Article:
There are few meal experiences I enjoy more than a steamy cup of comforting soup while I can hear the wind howling outside my window. This week’s share offered a wonderful fall change up with a lot of new items. I roasted some celeriac and parsnips along with a beautiful head of cauliflower, puréed then mixed with a quick vegetable stock made from some of the carrots, celeriac stalks, and onions in this weeks share. All of this comes together to create a slightly sweet and earthy soup. Topped with a little arugula and served with some lovely crusty bread makes the perfect cold weather lunch.
This is celeriac, it is the root of a specific celery variety. It tastes similar to celery but more substantial, and is prepared like other root vegetables. Celeriac has a gnarly, tough exterior that needs to be peeled with a knife. Once peeled it can be roasted, or can be eaten raw in salads or slaw. I already removed bottom and the top stems (visable in the background of this pictures, I saved these stalks to be used in my vegetable stock), this creates a flat surface on either side, so that you can easily cut off what remains of the exterior. Using your knife from top to bottom and moving around the root, slice the outer layer until all of the hairy skin is removed and you are left with just the white root.
Cut this root into quarters, then into large rough squarish chunks about 1 1/2″. Set these pieces aside. Next peel the parsnips and cut them into squarish pieces, the same size as the celeriac. Place celeriac and parsnips in a bowl and toss with extra virgin olive oil and Kosher salt.
Remove the green leaves from the cauliflower and then cut the head in half so you can easily remove the florets from the main stalk. You can save any large chunks of the cauliflower stalk to be used in the vegetable stock.
Toss these florets in a bowl with extra virgin olive oil and Kosher salt.
Place the parsnips/celeriac and the cauliflower on separate sheet pans, and roast at 350° for about 45 minutes. They are done when they have become browned and you can easily insert a knife with very little resistance. About half way through cooking use a spatula to redistribute the vegetables in the pan so they brown evenly. When they are done remove them from the oven and allow to cool.
While the vegetables are roasting start caramelizing the onions. I use a heavy Le Cruset pot that I will use later when finishing the soup. The caramelized onions, are reduced with some white wine and puréed with the vegetables to add flavor to the soup. Slice the onions thinly, heat a tablespoon of extra virgin olive oil over medium high heat, then add the onions. Allow onions to cook until transparent and just starting to brown, stirring frequently.
Add a tablespoon of butter, if you are using butter – this can be omitted if you want to make a non-dairy soup, and reduce the heat to medium-low. Allow onions to cook slowly until they are soft and well browned, stirring occasionally. This will take about 30 minutes.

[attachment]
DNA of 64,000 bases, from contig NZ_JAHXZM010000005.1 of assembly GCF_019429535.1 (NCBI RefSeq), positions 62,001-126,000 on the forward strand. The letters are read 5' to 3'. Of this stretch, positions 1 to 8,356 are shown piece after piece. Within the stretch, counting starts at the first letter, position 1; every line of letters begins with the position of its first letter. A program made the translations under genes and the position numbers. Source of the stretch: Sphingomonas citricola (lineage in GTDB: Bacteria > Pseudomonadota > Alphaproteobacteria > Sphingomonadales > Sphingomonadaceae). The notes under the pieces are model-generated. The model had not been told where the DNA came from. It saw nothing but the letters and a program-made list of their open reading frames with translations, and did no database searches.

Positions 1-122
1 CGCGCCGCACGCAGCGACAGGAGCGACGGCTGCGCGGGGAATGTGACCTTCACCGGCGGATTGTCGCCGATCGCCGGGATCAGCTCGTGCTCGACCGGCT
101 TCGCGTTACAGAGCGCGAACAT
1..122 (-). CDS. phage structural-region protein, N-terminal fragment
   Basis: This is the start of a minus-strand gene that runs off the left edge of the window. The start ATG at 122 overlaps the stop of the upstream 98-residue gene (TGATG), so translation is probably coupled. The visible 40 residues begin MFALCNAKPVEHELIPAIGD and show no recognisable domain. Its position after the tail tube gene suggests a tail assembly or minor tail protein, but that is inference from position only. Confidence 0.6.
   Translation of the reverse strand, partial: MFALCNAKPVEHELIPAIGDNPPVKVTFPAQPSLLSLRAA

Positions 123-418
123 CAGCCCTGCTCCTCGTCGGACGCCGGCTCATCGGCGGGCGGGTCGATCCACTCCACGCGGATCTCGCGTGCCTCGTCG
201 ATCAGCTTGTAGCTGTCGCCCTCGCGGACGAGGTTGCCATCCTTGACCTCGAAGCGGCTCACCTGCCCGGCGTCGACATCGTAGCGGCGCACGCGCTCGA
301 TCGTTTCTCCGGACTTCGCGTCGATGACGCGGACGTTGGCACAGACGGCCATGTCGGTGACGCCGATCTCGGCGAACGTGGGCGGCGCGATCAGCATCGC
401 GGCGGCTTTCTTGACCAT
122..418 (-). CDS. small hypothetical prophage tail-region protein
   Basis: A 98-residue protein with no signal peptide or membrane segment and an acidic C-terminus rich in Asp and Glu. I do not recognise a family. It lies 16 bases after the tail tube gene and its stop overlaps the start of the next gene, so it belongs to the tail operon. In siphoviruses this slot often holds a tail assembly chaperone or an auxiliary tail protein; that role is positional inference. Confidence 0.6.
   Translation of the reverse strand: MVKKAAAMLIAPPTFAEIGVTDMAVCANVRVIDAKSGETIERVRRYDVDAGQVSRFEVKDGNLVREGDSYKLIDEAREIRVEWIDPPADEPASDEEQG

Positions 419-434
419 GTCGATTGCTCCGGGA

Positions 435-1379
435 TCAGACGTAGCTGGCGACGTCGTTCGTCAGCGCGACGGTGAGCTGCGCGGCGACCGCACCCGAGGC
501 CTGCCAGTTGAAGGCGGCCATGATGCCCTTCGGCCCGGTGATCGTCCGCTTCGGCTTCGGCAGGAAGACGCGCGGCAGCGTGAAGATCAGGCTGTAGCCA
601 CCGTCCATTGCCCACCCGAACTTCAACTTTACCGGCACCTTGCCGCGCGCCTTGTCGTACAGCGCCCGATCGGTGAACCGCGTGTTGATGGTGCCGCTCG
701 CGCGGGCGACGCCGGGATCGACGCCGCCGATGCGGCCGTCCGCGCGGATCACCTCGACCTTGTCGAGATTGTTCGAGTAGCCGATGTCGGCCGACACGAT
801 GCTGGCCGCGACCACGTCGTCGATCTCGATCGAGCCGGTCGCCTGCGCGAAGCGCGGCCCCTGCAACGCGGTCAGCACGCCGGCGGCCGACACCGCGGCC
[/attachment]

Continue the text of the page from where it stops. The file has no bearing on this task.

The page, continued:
At this point add about 1 1/2 – 2 cups of white wine and deglaze the pan, scraping up any browned bits of onion from the bottom of the pot. Allow the wine to reduce by 3/4, so you should have around a 1/2 cup of liquid when it is done.
Place the roasted vegetables and carmalized onions with reduced wine in a food precessor bowl.
Run the food processor until the vegetables are broken down, add a cup of vegetable stock then continue to run the food processor until you have a fairly thick paste, add additional vegetable stock while processing to thin the purée as needed.
Transfer the vegetable paste to the pot used for the onions and add a 3 – 4 cups of vegetable stock. Mix the stock and the purée with a whisk until well combined. The texture should be thick, while still fluid.
Heat the soup over medium-low heat and adjust seasoning. I added some Worcestershire sauce, soy sauce, and rice wine vinegar – none of those individual ingredients come through strongly in the end taste of the soup, but together they lend to a richer taste overall. Start with about a teaspoon each of soy sauce and Worcestershire, and 1 1/2 – 2 tablespoons of rice vinegar. From there adjust as needed, add salt as needed, and additional vegetable stock to thing the soup as needed. Allow the soup to simmer about 5 – 10 minutes longer. Soup can be kept in refrigerator for up to one week or frozen for 2 – 3 months. Serve hot with a bit of chopped arugula that has been tossed lightly with extra virgin olive oil.
For the vegetable stock clean and roughly chop 1/2 pound of celeriac stalks, 1/2 pound of peeled carrots and 1 pound of onions and any bits of cauliflower stalk left over from trimming the cauliflower.
Place all vegetables in a large stock pot along with several sprigs of thyme and parsley. Add water until the vegetables are just covered, about 1 gallon.
Bring contents to a steady but slow simmer and allow to cook for 45 minutes. Strain the vegetables and reserve the liquid in the refrigerator for up to a week, or up to six months in the freezer. This will make about 3 quarts of vegetable stock.